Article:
In the current study the substrates specificities of both RedP and FabH were determined from assays using pairings of two acyl-CoA substrates (acetyl-CoA and isobutyryl-CoA) and two malonyl-ACP substrates (malonyl-RedQ and malonyl-FabC) (FabC is a dedicated ACP for fatty acid biosynthesis and RedQ for undecylprodiginine biosynthesis in S. coelicolor). For RedP, activity was only observed with a pairing of acetyl-CoA and malonyl-RedQ. No activity was observed with isobutyryl-CoA consistent with the proposed role for RedP and the observation that acetyl CoA-derived prodiginines predominate in S. coelicolor. Malonyl-FabC is not a substrate for RedP, indicating that ACP specificity is one of the factors that permit a separation between prodiginine and fatty acid biosynthetic processes. In contrast to RedP, FabH was active with all pairings but demonstrated the greatest catalytic efficiency with isobutyryl-CoA using malonyl-FabC. Lower catalytic efficiency was observed using an acetyl-CoA and malonyl-FabC pairing consistent with the observation that in streptomycetes, a broad mixture of fatty acids are biosynthesized, with those derived from branched chain acyl-CoA starter units predominating. Diminished but demonstrable FabH activity was also observed using malonyl-RedQ, with the same preference for isobutyryl-CoA over acetyl-CoA, completing biochemical and genetic evidence that in the absence of RedP this enzyme can also play a role in prodiginine biosynthesis, producing branched alkyl chain prodiginines.
The identification and characterization of both enzymes FabG and FabI was also carried out. A series of straight and branched-chain β-ketoacyl and enoyl substrates tethered to either NAC or ACP were synthesized and used to elucidate the functional role and substrate specificity of these enzymes. Kinetic analysis demonstrates that of the three S. coelicolor enzymes, SCO1815 and SCO1345 have NADPH-dependent β-ketoacyl-reductase activity, in contrast to SCO1346, which has NADH-dependent β-ketoacyl-reductase activity. Spectrophotometric assays revealed that all three FabGs are capable of utilizing both straight and branched-chain β-ketoacyl-NAC substrates. These results are consistent with FabGs role in fatty acid and undecylprodiginine biosynthesis, wherein it processes branched-chain for primary metabolism as well as straight-chain products for undecylprodiginine biosynthesis. LC/MS assays demonstrate that these FabG enzymes do not discriminate between primary metabolism ACP (FabC) and secondary metabolism ACP (RedQ) (except for SCO1345, which does not have any activity with RedQ). This relaxed substrate specificity allows these enzymes to process 3-ketoacyl-FabC substrates for fatty acid biosynthesis as well as 3-ketoacyl-RedQ substrates for undecylprodiginine biosynthesis. Similar to FabG, spectrophotometric and LC/MS assays were also carried out to elucidate the functional role and substrate specificity of S. coelicolor FabI. The kinetic analyses demonstrate that SCO1814 has NADH-dependent enoyl-ACP reductase activity. Spectrophotometric and LC/MS assays demonstrated that FabI does not differentiate between straight and branched-chain substrates, and has equal preference for FabC and RedQ ACPs. These observations provide experimental support for the hypothesis that these enzymes are shared and process the intermediates in the elongation cycle of both fatty acid and undecylprodiginine biosynthesis. In summary, these studies have demonstrated the activity of enzymes RedP, FabH, FabG and FabI (InhA) previously uncharacterized in S. coelicolor and clarified their role in fatty acid and undecylprodiginine biosynthesis.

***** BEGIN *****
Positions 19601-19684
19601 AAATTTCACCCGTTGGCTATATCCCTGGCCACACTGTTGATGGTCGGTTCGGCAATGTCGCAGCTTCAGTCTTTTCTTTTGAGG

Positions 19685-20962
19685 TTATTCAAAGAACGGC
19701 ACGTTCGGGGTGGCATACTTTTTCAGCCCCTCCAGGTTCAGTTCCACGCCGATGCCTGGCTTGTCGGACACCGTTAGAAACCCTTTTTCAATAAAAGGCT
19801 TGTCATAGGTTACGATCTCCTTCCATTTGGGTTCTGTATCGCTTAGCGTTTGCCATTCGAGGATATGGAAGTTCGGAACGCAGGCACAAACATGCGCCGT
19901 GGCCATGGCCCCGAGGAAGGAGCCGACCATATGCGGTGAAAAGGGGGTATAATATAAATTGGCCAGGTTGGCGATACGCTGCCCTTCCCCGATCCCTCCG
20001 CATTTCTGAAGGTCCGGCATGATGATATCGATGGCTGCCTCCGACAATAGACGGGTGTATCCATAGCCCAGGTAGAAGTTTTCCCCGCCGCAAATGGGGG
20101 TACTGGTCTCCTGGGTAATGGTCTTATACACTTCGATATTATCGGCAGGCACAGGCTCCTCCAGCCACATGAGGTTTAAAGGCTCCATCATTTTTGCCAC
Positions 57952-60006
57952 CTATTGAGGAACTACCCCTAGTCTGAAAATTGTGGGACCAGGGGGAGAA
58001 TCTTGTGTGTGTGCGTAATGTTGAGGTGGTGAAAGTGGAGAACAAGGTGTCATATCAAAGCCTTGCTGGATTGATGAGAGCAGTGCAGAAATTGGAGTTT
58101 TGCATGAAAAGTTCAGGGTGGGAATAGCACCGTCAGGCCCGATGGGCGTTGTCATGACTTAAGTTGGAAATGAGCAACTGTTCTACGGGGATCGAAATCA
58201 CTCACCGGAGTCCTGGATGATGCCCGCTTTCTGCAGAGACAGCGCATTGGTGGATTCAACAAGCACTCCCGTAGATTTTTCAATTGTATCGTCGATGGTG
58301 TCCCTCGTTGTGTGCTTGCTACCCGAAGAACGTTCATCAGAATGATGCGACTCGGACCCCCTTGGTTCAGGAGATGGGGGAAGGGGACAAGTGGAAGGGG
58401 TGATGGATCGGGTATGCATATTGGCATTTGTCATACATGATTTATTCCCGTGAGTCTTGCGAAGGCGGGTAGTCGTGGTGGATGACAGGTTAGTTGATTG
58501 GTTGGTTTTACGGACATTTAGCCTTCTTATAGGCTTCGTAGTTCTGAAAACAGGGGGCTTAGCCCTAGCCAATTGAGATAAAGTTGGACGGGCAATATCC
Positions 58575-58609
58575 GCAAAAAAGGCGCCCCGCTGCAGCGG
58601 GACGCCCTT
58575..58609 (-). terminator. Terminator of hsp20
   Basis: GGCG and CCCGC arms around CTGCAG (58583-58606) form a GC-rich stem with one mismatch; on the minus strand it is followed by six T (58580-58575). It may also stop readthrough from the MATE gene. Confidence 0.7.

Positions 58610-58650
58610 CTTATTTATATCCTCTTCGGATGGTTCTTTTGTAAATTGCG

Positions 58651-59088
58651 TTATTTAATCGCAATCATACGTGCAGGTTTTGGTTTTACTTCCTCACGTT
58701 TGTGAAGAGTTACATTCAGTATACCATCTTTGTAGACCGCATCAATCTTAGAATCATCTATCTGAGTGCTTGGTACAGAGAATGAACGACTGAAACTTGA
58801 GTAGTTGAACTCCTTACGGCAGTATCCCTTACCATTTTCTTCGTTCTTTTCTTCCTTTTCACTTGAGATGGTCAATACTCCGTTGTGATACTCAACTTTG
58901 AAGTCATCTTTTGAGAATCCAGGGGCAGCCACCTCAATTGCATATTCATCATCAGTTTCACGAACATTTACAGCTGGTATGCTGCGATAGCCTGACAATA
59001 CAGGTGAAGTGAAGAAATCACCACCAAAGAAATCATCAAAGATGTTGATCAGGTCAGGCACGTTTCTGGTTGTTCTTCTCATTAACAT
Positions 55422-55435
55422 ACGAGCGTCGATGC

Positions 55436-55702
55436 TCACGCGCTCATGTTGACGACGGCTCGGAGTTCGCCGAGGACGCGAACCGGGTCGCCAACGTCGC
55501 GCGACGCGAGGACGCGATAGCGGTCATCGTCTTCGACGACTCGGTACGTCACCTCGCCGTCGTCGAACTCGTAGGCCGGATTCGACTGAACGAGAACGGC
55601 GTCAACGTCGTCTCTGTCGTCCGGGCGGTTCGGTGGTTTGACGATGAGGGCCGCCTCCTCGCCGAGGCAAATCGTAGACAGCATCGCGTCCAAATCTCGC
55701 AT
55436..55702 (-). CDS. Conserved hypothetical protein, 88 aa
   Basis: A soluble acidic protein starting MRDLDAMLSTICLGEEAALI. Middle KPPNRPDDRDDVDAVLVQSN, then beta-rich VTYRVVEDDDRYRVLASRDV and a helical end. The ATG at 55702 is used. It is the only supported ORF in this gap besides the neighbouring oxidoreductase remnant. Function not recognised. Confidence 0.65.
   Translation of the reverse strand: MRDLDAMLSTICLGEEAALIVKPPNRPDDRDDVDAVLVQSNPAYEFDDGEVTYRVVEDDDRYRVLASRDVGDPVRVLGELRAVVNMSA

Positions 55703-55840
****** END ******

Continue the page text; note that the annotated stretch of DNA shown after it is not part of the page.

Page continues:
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Singh, Renu, "Enzymatic Control of the Related Pathways of Fatty Acid and Undecylprodiginine Biosynthesis in Streptomyces coelicolor" (2015). Dissertations and Theses. Paper 2112.